Basics of Health and Safety Law

Last year, 229 people were killed as a result of accidents at work. Over 108,000 people suffered a serious injury at work and over 2000 people died from occupationally related lung disease.

Health and safety legislation is there to prevent such losses.

But what is health and safety legislation all about?

Although any form of legislation at first seems complicated, in fact, the law is very straight forward. Health and safety legislation basically requires employers to put in place ‘control measures’ to ensure that five basic criteria have been met. These criteria are known as the Employers Duties, requiring employers to:

  • Ensure that work equipment that has been provided is safe and is maintained in a safe condition.
  • Ensure that chemicals and other substances are stored, handled and used safely.
  • Ensure that people are provided with adequate information, instruction and training in the tasks that they are being asked to perform.
  • Ensure there is good access to and from the workplace and in particular, ensure that escape routes are clear from debris and that good housekeeping standards are maintained.
  • Ensure that the working environment is kept safe and healthy.

Safe Work Equipment

Work equipment must be maintained in a safe condition. Under no circumstances should faulty equipment be used by anyone at work. Therefore, it is essential that equipment gets checked on a regular basis.

What do we Mean by Checking Equipment?

Well, it very much depends on the equipment and how it is used. For example, a photocopier in an office is usually plugged into the mains electrical supply, and usually remains in one place. Therefore, it would be perfectly acceptable for that item of equipment to receive basic electrical checks once every three years. An electrical check simply means checking the earth supply and checking to ensure that cables and the plug are in good condition.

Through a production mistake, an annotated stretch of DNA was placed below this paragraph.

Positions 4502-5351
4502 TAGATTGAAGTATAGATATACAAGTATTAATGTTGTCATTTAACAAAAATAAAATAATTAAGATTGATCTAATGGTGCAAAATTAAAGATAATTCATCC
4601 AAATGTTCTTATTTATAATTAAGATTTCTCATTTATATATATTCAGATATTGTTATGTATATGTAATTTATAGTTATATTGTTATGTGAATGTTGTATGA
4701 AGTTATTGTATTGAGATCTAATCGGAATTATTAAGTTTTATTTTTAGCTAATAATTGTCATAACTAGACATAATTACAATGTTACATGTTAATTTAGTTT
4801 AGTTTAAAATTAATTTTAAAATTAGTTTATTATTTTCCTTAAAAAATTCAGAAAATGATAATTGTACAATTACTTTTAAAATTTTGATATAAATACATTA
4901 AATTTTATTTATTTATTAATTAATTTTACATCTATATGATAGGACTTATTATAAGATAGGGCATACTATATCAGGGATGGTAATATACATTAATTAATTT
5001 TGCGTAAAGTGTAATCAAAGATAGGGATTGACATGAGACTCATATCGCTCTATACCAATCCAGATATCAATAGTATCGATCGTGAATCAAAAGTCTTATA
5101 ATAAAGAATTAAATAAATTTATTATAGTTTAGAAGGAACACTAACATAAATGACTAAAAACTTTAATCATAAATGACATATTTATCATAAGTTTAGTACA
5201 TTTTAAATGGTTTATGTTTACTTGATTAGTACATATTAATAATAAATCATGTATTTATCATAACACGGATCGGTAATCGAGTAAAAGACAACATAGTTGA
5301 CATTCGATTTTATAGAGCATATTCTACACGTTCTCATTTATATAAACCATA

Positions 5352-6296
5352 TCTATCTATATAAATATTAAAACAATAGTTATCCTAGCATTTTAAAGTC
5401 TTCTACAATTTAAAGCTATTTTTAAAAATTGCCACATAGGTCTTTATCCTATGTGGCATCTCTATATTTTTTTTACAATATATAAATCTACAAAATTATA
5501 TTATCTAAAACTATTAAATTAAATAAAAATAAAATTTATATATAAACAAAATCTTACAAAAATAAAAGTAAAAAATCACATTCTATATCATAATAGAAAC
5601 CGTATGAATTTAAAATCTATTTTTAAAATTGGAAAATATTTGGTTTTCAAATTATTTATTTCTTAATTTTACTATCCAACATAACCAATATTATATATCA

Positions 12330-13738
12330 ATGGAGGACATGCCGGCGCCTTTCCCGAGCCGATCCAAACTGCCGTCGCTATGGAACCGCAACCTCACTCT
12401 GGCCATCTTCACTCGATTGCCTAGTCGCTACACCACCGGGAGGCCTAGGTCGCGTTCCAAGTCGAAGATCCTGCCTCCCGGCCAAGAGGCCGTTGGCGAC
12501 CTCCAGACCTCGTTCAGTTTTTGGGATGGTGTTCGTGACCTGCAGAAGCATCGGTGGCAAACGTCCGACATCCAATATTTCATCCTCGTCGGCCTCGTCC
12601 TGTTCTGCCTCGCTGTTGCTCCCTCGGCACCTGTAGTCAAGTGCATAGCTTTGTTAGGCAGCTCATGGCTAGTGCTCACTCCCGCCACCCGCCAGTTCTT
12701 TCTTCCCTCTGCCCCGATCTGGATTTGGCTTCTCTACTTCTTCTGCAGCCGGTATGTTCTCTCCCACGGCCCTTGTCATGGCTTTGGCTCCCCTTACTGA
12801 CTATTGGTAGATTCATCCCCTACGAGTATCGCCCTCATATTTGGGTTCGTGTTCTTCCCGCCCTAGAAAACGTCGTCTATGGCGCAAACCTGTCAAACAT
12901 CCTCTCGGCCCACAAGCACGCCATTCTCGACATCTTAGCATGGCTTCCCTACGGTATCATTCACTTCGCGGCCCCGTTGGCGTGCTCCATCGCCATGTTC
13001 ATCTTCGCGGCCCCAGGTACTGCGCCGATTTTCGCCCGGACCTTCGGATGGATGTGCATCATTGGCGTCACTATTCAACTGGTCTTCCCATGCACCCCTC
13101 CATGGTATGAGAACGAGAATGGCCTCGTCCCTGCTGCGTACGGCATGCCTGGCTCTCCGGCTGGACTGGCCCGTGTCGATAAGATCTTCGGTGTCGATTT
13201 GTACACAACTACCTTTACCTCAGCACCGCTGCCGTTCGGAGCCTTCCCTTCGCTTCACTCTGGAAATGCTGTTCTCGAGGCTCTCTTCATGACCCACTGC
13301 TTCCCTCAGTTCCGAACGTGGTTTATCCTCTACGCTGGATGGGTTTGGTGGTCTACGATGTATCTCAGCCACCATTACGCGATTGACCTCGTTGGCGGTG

However, an electric drill used on a construction site will suffer much more rigorous use than a photocopier. Therefore, it would be reasonable for this item of equipment to receive more frequent checks, perhaps on a daily basis before it is used. In addition, if the equipment is used very frequently, it might be a good idea for it to be checked once a year by a trained electrician.

Use of Chemicals

There are hundreds of different chemicals used in the workplace, each one of which presents a different type of risk. If a chemical is hazardous, the supplier or manufacturer should have provided a Material Data Sheet (MDS), which contains valuable information about the chemical and how it should be stored and used. The MDS will detail the type of protective clothing that should be used when handling the chemical e.g. gloves, apron, goggles etc. Employers have a legal duty to ensure that MDS are available in the workplace and that people know how to interpret the information in the MDS.

Staff Training in Health and Safety

All employees should be given health and safety training. As a minimum, new employees must be given an induction, which should cover topics such as: how to report an accident; how to respond in the event of a fire; how to use equipment safely; who to contact if there is a health and safety issue; and how to find information relating to health and safety.

In addition, employees should be trained in the precautions that they need to take when working with hazardous material, equipment or jobs that have significant risks associated with them.

Escape Routes and Housekeeping

A third of workplace accidents result from poor housekeeping standards. Debris left laying around, tools and equipment not tidied away properly and general office clutter all contribute to accidents at work.

It is particularly important that people are able to escape from their workplace in the event of an emergency. Therefore, all fire routes and fire doors should be kept clear of rubbish and these areas should never be used to store consumables or items of equipment. Fire escape routes should be properly marked, with adequate lighting and unambiguous signs to help people escape quickly.

Working Environment

It is important that the working environment is maintained in a healthy condition. This involves good standards of lighting, heating and ventilation. Eye strain can be prevented if lighting conditions are appropriate for the task. For example, people working in fine detail need bright but even illumination, while those working with machinery need lighting that is low in contrast. People need to be comfortable, therefore the temperature should be comfortable for the job that is being done.

By adhering to the general duties of employers, the workplace can be maintained in a healthy and safe condition, which will ensure that accidents and ill health are kept to a minimum.

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